King analyzed the novel thus: “The novel is propelled by Emma’s various decisions —the unfaithful Domingo over the tragic Rene, Pangasinan over Manila, integrity over money — which in turn are linked to the apparent social and political decay of the middle-class. Through Emma, as lonely and despondent as any Polotan heroine, the invisibility of a woman’s private life is written away. Indeed, any impulse to sweep domestic life under the rug is resisted, which is probably why the novel still resonates with readers more than fifty years later. Emma may not be the trailblazing, feminist figure I would have idolized in my undergrad years, but the choices she contemplates are so ordinary, yet so heavy with consequence, that no one can finish the story and still think her weak. Emma remains a proud figure, despite her constant defeats.”

King noted that Polotan herself was famously a mother, with a set of triplets in her brood of 10. She was also famously a wife to newsman Juan Tuvera, the speechwriter of then dictator Ferdinand Marcos. While these dual roles no doubt shaped the course of her writing, in a 1961 profile, Nick Joaquin wrote that it was Polotan’s anguish over her strained relationship with her father, left unresolved by his death, that essentially troubled her fiction—“so cold on the surface, so angry at the roots.”

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Kerima Polotan (center) with essayist Cristina Pantoja Hidalgo and 2022 National Artist for Literature Dr. Gemino Abad (From FB page of Cristina Pantoja Hildalgo)
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Kerima Polotan and Edith Tiempo. Photo by Susan Severino Lara

King couldn’t recall other works she was engrossed with as much as The Hand of the Enemy. “The characters, the setting, even the generational slang are worlds removed from my own, and yet, in the hands of a master, I felt as intimately connected with the story as if I was the one who had loved and lost. Anyone who can turn their suffering into art means they’ve transcended the bounds of their own lives. And truly, her fiction teaches readers that they can endure life better. Much like her genius immortalized on paper, Kerima Polotan, four years gone from us, still endures.”


When the late Entertainment Editor Ricky Lo assigned me to do a story on Lino Brocka (now National Artist for Film) in the then Expressweek Magazine in the late ’70s, I discovered that the acclaimed filmmaker—who passed away in 1991—was an avid fan of Polotan.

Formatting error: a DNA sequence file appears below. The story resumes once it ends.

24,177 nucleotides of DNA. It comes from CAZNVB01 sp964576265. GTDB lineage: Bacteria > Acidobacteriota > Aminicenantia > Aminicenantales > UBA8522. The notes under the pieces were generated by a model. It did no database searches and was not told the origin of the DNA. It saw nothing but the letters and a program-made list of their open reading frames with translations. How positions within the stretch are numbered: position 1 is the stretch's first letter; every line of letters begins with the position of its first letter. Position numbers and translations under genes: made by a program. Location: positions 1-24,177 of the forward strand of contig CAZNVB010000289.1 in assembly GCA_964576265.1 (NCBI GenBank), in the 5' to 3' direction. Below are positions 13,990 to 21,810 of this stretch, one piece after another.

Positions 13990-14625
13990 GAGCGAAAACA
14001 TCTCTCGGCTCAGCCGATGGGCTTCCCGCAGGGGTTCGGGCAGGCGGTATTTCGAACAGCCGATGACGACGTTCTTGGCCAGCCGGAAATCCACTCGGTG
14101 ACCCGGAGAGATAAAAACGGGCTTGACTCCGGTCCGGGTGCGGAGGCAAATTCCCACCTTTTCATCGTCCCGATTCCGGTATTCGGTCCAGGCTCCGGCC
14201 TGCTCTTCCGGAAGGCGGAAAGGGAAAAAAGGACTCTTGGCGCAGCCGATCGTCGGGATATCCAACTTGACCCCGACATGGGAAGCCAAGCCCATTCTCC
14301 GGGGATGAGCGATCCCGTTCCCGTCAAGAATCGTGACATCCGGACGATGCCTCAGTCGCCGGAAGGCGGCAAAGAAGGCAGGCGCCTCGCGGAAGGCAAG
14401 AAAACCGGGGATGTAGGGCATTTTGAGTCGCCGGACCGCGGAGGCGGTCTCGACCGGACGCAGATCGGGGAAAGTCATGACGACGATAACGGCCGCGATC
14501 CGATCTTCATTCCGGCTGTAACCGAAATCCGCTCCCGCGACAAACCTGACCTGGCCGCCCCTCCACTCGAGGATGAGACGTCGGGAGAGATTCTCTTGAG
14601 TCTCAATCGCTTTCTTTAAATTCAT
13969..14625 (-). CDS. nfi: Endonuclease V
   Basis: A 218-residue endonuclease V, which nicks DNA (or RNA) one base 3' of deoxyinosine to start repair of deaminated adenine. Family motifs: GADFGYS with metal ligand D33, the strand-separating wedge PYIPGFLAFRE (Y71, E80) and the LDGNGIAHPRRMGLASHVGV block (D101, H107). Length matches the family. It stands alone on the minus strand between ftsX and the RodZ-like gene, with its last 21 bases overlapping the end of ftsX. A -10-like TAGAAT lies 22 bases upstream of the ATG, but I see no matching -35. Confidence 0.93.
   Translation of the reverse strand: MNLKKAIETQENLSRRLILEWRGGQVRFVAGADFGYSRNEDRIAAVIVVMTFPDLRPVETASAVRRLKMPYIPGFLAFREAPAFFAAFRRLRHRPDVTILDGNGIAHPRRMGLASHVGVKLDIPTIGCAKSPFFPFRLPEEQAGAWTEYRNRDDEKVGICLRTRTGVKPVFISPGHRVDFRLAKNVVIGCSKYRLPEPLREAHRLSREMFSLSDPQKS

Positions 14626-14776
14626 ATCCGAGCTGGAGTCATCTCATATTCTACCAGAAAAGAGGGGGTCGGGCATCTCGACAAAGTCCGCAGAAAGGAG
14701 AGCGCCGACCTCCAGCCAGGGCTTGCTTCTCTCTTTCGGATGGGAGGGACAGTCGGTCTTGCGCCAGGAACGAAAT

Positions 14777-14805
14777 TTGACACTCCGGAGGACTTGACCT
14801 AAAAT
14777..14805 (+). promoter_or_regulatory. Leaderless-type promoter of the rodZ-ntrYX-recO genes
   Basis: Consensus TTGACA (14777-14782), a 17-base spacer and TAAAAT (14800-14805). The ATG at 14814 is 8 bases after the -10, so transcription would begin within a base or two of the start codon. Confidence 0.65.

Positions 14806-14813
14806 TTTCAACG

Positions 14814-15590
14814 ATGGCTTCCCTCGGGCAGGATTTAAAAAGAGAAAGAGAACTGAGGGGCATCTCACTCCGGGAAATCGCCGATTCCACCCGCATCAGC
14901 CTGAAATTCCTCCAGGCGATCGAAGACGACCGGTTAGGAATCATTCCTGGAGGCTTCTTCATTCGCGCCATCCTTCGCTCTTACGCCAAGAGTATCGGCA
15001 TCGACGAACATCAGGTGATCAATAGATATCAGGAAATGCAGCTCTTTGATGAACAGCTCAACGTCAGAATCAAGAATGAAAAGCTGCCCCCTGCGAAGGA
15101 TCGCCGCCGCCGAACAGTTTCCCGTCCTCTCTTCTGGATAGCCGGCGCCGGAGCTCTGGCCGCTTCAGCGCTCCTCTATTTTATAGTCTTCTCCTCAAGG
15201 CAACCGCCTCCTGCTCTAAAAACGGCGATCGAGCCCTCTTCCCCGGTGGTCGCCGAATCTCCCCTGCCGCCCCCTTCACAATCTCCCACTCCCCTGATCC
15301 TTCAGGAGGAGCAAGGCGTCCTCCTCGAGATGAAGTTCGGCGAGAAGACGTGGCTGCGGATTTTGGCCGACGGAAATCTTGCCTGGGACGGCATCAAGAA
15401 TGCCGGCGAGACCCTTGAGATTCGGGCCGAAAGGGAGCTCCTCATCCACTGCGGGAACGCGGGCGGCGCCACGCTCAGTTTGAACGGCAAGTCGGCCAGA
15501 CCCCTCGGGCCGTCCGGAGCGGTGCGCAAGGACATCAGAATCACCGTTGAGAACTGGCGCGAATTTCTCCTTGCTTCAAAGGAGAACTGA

“I read her piece in the Philippines Free Press every week without fail,” the late Brocka told me in his residence near the Pantranco terminal in Quezon City. “From that time on,” Brocka continued, “I was always on the look-out on how I could see her in person.”

When Brocka learned that I was also a Polotan fan, he had expressed hope he could do a screen adaptation of one of her short stories. I recommended to Brocka that he read Polotan’s collection titled Stories and for sure he could find a wealth of materials for screenplays.

Since I visited Polotan’s Focus magazine office almost every other week for my contributor’s paycheck, I told Brocka I could be his Polotan contact.

Then we figured we could single out Polotan articles and stories that we both loved and Brocka would always say, “Pablo, there is no one like her now.”

One time, Brocka chanced upon Polotan who was doing a lecture in Fort Santiago in the early ’70s. In the lecture forum, Brocka said he waded through the crowd to have a vantage look at his favorite author. He looked at her as though she were a living saint and whispered to himself, “Ma’am, I just loved your writings.”

I was hoping Brocka would tap screenwriter Butch Dalisay to select one Polotan story for a possible screen project but nothing came out of it. For one, Brocka was too much in awe of Polotan and he expressed reservation he might not be able to do justice to the author’s story.

On the latter part of 1979, I asked Brocka to be a godfather to my second daughter.

What’s her name? Brocka asked.

“What else,” I told Brocka, “it’s Kerima.”

Okay, I’ll be her godfather.

The last time I saw Brocka was when he was shooting a kidnap scene of Gina Alajar (for the film Orapronobis) in a Pasig street near Kapitolyo.

My daughter and I were inside a jeepney when he crossed the street, I quickly hollered at him, and pointed to my then 10-year-old daughter, “This is Kerima, your goddaughter.”